However in the last few episodes, Scot shows that in his eagerness to reunite with Jason, he’s been pushing Tai away and returning to his evil antics with Jason as his wingman. It’s almost like what happens to childhood best friends when one of them gets a girlfriend/boyfriend. Tai felt close to Scot when it was just the two of them forming bonds on the Gondol beach, but when Scot and Jason came together (and made their alliance all about being mischief makers and bullies) Tai all of a sudden felt like a third wheel. Scot’s biggest problem is that he and Jason are too obvious with their two person sub-alliance and they can’t seem to make others feel like a part of the decision-making. Opposite of his initial judgement of Cydney, Scot had an initial judgement of Tai that Tai would be fully loyal to Scot. He saw Tai as indebted to him because Scot had talked Tai out of using his idol to save Anna, so in Scot’s mind Tai owed Tai his idol. This blinded him to considering the possibility of Tai flipping, which is ridiculous because nothing in Survivor is ever fool-proof and moves made in a pre-merge is decidedly different than moves made in a post-merge. Furthermore, as evidenced by the full on skit Jason, Tai, and Scot orchestrated at the last tribal council, Scot was clearly really excited about the idea of playing the super idol, whether because it would make good TV or simply would be a cool move that’s never been done before in a season of Survivor. If Scot had realized the danger in this tribal council beforehand, he could have urged Tai that they both play their idols on themselves before the votes were read. While a definitively less cool move, it seemed likely anyway that they’d have to use the super idol after the votes, and playing the two idols preemptively would’ve been the only way to guarantee that all three of them were safe (since Jason has the necklace and playing the super idol could force a revote which would send the person who didn’t play the idol home). Basically, I’ve been surprised this whole time that Scot has scraped by with such poor game play and finally his inability to consider all outcomes caught up with him and bit him in the ass, taking down Jason’s idol in the process.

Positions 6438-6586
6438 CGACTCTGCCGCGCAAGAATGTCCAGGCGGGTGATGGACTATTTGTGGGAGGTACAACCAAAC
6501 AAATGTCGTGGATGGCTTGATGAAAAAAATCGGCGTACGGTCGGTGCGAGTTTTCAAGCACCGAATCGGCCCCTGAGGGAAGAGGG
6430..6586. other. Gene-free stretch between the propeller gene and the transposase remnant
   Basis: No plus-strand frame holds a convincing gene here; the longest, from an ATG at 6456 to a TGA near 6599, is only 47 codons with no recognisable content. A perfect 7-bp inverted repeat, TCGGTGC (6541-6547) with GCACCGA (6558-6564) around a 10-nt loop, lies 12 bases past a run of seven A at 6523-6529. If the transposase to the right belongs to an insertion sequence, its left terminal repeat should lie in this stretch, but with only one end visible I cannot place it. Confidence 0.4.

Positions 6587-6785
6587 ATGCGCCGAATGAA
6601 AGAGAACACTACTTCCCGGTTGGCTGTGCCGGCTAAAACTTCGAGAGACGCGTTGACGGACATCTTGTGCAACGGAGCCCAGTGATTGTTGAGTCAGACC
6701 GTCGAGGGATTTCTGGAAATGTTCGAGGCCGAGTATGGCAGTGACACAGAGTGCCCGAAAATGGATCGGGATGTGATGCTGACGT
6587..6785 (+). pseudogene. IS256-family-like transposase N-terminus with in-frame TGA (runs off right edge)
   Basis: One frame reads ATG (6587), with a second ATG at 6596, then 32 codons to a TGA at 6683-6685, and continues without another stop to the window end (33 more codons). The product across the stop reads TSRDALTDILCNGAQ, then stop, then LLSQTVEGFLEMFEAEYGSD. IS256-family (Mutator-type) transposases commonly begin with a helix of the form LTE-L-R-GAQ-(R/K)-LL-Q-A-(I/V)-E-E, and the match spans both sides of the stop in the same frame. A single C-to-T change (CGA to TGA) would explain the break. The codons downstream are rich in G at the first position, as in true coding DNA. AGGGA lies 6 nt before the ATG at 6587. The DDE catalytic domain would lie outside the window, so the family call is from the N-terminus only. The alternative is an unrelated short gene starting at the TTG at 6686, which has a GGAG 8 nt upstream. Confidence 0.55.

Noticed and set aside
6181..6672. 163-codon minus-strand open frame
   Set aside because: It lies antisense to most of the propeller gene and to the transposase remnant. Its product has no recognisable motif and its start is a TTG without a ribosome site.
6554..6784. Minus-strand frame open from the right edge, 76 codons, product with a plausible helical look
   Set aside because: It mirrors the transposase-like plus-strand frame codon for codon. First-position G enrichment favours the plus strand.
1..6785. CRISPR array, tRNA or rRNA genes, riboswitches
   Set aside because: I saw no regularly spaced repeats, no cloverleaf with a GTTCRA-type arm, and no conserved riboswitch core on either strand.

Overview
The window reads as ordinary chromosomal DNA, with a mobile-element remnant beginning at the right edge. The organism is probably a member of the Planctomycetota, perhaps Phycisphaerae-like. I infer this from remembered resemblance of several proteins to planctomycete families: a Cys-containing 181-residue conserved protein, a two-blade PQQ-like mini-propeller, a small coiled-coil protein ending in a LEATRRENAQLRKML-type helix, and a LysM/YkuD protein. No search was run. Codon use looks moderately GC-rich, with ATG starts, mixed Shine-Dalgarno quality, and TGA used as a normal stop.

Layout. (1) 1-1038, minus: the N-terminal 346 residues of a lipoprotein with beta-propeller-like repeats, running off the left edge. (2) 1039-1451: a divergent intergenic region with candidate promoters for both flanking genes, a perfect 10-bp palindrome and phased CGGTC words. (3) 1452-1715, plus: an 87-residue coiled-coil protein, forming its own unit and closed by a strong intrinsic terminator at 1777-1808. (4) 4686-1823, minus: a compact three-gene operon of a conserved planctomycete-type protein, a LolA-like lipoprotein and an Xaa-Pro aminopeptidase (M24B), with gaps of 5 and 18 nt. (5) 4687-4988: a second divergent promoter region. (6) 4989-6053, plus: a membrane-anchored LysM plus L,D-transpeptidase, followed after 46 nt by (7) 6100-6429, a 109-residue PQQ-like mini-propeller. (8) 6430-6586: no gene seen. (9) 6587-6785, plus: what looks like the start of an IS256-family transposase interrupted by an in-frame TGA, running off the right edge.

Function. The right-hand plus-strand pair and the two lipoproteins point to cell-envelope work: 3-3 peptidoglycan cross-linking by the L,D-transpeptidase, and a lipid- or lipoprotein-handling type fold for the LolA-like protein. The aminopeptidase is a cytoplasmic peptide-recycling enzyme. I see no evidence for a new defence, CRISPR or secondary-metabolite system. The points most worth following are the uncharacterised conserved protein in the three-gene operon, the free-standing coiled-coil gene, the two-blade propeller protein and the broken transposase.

In some ways, I see Scot leaving the game (and with his idol) could be the best thing that could have happened for Scot. Heck, look what a world of good it did for Aubry a few weeks back! Jason has been crippled and--since everyone seems unconcerned with him as a jury threat--I think he's actually going to be able to hang in there for a least another few weeks. Long term Aubry and Cydney are probably going to have to duke it out to see who will flip on the other first, but short term it seems straightforward enough that they'll use Jason's desperation to their advantage as a number and try and get Julia out first and then Michele. Julia seems like an obvious first choice, since she's been playing both sides and has a number of friends on the jury. Michele doesn't pose a strategic threat, but also has been playing an under-the-radar game and therefore hasn't pissed people off and might be interested in keeping Jason around for a jury goat. Joe seems like a shoo-in for the end since he's a loyal vote and is the only person left who has zero argument for winning at the end. Jason might sneak his way into the finals and win it all, since everyone seems to have made assumptions that he's too despicable to win even though I'm entirely unconvinced on this point (more on this later). The biggest question marks I have in my head are about Tai, Aubry and Cydney, who all seem to have a chance of getting to the end but are also going to be the three with the biggest targets on them for different reasons.